Whenever you’re negotiating on a property, be careful to not alienate the other side. Sellers tend to avoid buyers who seem difficult to deal with. And if there are multiple offers on the table, this could easily move your offer to the bottom of the stack.
So you’ve found the perfect property and you’re ready to make an offer on it. The old saying, “It never hurts to ask,” doesn’t always apply. For example, you may love the current owner’s living room set and ask the seller to leave it in the property. Even if the seller is planning on throwing it out, they may not just throw it in with the home. I recommend negotiating on the home first and waiting to discuss the personal property until the contract is signed and the price is set in stone.
A “low ball” is rarely well received, even if a property has been on the market for a long time or you’re making a cash offer. There may be a reason behind the price the property is listed for. A one-sided offer will often yield a flat-out no from the sellers without even a counter offer back. Have a good reason for your low offer based on market-driven data. A seller will be more willing to negotiate and possibly see the light if you have the data to back you up.
What if your offer has been accepted but you’re no longer happy with the property or price? Don’t be too quick to use your home inspector’s findings against the seller. A leaky sink is not cause for a $1,000 price reduction. Remember, a home inspector’s job is to find every major and minor issue with the property. Some issues will need to be addressed immediately by the seller, but others will be improvements you’ll have to make after the sale. A home inspector may recommend a battery backup system on the sump pump, but that’s an improvement not a problem with the property, and it shouldn’t be used to renegotiate the contract. No home is free of flaws, not even brand new construction.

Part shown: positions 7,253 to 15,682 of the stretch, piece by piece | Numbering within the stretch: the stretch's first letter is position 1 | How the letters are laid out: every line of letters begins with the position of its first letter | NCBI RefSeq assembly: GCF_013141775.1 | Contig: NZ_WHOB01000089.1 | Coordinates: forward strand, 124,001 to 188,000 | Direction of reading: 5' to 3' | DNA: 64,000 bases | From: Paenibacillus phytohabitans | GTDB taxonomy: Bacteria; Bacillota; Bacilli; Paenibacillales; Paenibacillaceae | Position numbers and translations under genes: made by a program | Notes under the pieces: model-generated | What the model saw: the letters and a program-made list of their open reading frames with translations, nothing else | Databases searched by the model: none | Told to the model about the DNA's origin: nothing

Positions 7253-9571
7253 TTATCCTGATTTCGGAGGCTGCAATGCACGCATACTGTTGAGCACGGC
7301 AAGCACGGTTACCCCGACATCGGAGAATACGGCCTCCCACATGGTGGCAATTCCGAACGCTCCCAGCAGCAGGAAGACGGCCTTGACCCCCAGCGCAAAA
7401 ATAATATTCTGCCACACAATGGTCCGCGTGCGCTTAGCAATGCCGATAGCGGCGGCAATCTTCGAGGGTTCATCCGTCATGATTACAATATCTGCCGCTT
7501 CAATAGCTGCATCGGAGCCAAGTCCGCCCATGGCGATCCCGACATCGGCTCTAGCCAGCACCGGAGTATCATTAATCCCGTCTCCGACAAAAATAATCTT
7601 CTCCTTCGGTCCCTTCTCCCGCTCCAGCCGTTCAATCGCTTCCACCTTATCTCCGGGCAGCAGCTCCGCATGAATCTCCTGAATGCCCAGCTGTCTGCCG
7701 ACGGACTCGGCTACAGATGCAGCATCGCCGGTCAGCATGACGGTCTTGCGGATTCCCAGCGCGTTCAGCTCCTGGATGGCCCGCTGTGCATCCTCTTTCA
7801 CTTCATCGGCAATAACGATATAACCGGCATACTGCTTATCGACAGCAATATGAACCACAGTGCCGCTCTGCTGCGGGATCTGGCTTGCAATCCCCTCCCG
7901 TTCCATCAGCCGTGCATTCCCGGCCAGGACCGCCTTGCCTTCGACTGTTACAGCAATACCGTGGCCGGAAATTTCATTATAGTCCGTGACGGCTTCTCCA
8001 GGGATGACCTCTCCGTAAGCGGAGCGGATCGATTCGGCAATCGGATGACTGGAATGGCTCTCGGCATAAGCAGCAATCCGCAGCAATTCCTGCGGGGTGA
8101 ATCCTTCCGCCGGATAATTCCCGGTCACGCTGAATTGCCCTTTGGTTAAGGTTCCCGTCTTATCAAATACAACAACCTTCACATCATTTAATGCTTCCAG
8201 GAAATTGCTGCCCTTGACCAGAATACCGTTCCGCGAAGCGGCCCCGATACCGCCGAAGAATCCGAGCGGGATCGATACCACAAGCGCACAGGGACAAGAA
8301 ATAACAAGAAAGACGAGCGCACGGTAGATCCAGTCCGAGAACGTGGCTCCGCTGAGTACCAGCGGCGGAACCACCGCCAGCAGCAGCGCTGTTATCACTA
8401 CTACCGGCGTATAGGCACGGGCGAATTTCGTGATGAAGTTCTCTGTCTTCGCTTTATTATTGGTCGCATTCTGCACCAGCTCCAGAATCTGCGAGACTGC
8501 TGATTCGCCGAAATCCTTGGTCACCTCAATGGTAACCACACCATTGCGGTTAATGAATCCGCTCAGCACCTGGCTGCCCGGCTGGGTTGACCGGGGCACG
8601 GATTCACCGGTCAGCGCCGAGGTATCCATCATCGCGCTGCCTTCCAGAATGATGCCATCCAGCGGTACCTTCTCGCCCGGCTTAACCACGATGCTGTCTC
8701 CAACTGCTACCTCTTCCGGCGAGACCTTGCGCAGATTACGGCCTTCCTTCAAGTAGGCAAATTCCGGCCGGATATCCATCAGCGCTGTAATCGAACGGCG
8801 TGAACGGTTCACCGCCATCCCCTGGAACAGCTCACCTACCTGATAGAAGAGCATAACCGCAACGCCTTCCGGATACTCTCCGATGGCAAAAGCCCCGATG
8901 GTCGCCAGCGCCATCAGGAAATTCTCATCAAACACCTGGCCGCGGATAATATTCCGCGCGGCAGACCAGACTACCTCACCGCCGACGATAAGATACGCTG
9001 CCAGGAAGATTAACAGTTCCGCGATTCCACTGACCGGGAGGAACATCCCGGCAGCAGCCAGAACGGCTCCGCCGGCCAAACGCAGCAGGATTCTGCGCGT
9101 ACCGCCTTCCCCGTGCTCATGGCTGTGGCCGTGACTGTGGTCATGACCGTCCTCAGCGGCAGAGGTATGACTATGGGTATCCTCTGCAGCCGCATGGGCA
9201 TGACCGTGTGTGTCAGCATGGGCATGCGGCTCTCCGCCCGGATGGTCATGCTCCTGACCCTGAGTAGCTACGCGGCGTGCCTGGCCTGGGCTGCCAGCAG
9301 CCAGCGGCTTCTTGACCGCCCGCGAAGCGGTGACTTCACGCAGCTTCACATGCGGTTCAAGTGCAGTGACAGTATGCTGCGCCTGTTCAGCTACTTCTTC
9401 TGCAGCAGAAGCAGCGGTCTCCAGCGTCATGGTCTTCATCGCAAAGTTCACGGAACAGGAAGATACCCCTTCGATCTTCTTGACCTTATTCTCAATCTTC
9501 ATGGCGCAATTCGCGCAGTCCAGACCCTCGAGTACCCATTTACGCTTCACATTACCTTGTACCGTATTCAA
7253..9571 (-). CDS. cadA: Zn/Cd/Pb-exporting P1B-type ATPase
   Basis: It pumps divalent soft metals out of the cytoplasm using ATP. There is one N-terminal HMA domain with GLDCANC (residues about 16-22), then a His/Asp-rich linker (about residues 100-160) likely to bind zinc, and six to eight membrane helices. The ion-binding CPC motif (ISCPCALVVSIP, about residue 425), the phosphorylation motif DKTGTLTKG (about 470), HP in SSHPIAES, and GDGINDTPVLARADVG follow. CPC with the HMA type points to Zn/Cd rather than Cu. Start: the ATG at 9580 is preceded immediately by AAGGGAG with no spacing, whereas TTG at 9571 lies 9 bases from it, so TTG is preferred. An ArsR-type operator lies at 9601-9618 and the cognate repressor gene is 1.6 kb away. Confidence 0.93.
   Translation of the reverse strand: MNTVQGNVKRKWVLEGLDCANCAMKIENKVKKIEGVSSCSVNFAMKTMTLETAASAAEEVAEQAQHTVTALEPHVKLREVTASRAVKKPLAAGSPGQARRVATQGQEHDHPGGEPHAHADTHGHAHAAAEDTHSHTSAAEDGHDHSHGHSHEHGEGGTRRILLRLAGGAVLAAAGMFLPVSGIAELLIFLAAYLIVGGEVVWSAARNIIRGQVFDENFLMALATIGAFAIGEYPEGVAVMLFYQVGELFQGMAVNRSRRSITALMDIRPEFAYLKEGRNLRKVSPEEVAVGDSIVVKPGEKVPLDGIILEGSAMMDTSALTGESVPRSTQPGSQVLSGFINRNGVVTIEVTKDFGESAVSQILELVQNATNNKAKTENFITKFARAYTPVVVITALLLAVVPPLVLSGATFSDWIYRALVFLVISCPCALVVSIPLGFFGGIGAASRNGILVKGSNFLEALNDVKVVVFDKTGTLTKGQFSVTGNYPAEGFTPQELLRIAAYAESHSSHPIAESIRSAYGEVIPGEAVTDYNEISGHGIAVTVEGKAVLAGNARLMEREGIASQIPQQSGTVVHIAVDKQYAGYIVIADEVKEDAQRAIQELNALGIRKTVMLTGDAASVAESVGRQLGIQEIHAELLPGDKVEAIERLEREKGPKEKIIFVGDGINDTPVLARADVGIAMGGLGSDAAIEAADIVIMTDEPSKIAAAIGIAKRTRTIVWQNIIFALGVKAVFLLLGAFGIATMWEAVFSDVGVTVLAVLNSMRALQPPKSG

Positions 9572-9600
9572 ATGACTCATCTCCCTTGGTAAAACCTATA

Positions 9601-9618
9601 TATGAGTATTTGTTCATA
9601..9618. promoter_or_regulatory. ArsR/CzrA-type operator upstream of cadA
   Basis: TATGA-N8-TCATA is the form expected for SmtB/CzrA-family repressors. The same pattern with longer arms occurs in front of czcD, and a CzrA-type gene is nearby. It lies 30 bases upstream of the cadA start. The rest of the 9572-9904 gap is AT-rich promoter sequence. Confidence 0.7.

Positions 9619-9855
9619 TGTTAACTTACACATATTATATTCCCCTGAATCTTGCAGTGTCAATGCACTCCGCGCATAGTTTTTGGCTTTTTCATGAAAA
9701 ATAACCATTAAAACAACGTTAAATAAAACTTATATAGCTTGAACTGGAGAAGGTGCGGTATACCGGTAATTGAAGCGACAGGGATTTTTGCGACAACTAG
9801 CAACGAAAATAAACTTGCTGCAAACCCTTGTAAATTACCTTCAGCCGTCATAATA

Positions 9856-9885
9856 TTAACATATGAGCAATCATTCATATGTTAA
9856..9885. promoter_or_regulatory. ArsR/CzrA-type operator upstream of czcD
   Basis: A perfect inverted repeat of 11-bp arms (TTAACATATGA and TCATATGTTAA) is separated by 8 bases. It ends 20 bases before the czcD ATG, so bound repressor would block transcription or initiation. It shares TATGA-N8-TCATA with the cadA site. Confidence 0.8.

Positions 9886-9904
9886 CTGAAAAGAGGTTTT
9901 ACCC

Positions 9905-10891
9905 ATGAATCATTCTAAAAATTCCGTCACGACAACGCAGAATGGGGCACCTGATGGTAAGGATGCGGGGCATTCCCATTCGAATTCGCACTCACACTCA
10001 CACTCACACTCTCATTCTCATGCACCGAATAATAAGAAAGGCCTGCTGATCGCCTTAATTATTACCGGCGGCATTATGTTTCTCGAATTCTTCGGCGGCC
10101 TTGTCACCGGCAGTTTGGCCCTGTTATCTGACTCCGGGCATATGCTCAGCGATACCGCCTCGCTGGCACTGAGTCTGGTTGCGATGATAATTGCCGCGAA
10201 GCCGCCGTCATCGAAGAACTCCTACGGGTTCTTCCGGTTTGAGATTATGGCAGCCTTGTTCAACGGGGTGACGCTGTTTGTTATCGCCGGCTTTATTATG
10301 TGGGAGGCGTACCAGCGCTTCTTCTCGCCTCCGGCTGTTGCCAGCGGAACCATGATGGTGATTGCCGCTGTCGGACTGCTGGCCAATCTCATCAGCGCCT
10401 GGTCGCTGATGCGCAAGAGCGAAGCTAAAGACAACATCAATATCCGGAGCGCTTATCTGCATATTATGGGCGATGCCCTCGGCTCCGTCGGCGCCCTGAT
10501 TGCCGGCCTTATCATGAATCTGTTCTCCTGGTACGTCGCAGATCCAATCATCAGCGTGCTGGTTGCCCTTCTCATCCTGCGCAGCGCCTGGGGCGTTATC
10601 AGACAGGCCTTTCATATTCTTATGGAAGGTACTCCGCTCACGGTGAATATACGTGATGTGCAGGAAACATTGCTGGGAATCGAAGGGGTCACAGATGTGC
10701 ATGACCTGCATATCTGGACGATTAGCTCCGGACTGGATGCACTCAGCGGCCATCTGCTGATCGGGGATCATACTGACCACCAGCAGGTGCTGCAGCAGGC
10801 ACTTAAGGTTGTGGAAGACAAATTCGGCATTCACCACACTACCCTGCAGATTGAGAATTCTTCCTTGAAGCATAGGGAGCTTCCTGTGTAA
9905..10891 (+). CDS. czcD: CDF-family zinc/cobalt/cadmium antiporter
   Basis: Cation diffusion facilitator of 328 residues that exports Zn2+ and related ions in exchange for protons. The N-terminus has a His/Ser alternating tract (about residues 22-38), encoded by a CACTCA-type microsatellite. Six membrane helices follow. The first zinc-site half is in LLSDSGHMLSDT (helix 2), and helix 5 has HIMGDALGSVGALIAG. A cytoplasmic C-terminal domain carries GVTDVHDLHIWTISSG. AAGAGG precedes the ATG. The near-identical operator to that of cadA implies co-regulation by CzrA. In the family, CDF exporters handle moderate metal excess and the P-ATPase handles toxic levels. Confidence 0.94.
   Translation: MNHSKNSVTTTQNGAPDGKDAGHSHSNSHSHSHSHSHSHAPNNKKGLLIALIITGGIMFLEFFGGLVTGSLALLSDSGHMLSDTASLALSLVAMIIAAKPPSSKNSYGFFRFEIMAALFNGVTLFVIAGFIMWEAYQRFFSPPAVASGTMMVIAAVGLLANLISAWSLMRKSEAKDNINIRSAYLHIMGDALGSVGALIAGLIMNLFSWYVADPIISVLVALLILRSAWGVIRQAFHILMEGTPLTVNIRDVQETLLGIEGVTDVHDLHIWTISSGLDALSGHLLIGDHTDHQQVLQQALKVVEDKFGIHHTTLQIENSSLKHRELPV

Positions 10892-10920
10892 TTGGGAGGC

Your real estate broker can also hurt you in negotiating on a property as a result of an abrasive style and the reputation they develop because of it. Be sure to do plenty of research before hiring a real estate professional to represent you.
To contact me, call 847-292-4700, e-mail firstname.lastname@example.org or visit www.zerillorealty.com.